With just a couple of days to go before Nirmala Sitharaman, Union Finance Minister presents the Union Budget for the year 2023, the automotive industry – players in the electric vehicle (EV) domain in particular – are making earnest appeals to the Indian Government to offer a level playing field for all stakeholders.
While EVs have remained a priority area for the incumbent government, some setbacks are yet to be addressed. The demand is clearly for further relief and concession in EV manufacturing and selling.
Interestingly, last year’s Budget had a very special focus on battery swapping. The budget tried to promote swapping of batteries with Advanced Chemistry Cell (ACC) batteries to decouple battery costs from the upfront costs of purchasing EVs, thereby driving EV adoption.
Additionally, it offered flexibility to EV users by promoting the development of battery swapping as an alternative to charging facilities and established principles behind technical standards that would enable the interoperability of components within a battery swapping ecosystem, without hindering market-led innovation.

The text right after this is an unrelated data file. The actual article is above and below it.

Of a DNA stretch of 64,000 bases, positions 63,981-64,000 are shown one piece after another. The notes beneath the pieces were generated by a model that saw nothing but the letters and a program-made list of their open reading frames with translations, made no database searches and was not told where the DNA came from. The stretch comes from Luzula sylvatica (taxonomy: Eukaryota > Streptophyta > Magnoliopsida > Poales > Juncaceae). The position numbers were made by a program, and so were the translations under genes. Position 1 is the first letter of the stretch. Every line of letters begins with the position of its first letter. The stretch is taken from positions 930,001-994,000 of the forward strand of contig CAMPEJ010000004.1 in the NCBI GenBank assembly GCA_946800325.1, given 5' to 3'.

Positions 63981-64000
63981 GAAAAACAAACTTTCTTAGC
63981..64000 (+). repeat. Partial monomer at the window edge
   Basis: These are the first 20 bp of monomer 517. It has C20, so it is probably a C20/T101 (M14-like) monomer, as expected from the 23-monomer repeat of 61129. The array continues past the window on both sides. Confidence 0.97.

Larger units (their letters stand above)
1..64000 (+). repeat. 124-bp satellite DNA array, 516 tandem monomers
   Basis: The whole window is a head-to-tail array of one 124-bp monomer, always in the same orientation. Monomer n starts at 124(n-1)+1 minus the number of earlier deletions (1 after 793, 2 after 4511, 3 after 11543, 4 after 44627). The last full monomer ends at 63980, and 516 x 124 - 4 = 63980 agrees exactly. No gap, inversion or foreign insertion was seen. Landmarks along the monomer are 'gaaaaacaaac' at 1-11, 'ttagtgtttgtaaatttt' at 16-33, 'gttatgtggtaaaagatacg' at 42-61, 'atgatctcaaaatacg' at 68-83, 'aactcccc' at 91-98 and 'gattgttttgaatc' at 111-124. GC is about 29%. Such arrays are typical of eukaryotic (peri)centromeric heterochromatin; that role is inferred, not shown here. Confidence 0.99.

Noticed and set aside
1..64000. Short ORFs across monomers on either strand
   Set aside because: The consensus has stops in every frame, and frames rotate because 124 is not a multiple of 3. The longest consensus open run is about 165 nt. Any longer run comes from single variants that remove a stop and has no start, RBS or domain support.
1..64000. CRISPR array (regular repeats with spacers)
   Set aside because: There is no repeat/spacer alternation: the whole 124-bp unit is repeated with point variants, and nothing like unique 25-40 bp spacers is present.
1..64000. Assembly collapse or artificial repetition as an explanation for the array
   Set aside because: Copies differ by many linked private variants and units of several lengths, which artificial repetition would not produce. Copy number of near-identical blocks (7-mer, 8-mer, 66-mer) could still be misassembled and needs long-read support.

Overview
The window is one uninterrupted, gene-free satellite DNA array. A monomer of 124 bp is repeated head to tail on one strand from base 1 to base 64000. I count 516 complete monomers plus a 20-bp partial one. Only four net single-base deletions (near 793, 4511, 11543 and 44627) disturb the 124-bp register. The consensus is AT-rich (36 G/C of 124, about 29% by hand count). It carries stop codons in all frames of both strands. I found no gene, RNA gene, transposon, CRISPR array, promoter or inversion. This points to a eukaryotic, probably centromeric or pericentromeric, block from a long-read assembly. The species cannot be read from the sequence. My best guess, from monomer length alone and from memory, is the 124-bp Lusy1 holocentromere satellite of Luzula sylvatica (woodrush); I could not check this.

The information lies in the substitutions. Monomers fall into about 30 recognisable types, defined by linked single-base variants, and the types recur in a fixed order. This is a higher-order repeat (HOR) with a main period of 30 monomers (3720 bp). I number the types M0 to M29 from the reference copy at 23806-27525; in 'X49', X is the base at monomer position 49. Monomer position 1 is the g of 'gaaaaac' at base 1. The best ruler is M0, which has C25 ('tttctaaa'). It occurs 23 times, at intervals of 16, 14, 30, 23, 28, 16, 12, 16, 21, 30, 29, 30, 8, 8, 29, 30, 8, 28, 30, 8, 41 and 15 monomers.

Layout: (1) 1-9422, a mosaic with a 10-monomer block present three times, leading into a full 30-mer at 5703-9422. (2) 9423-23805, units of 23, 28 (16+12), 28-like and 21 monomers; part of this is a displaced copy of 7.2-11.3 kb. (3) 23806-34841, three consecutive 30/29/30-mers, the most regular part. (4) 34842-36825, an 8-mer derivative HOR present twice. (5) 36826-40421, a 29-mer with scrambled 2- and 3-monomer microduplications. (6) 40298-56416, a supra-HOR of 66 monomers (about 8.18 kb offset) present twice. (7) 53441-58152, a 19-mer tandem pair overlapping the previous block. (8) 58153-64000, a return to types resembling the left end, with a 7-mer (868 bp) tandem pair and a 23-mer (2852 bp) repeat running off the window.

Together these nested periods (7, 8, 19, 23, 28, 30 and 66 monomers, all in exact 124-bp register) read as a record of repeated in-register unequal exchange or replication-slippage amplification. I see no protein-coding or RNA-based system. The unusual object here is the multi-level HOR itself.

The 2022 budget also hinted at encouraging partnerships among battery providers, battery OEMs and other relevant partners such as insurance and financing, thereby encouraging the formation of ecosystems capable of delivering integrated services to end users, while also promoting better lifecycle management of batteries, including maximising the use of batteries during their usable lifetime, and end of life battery recycling.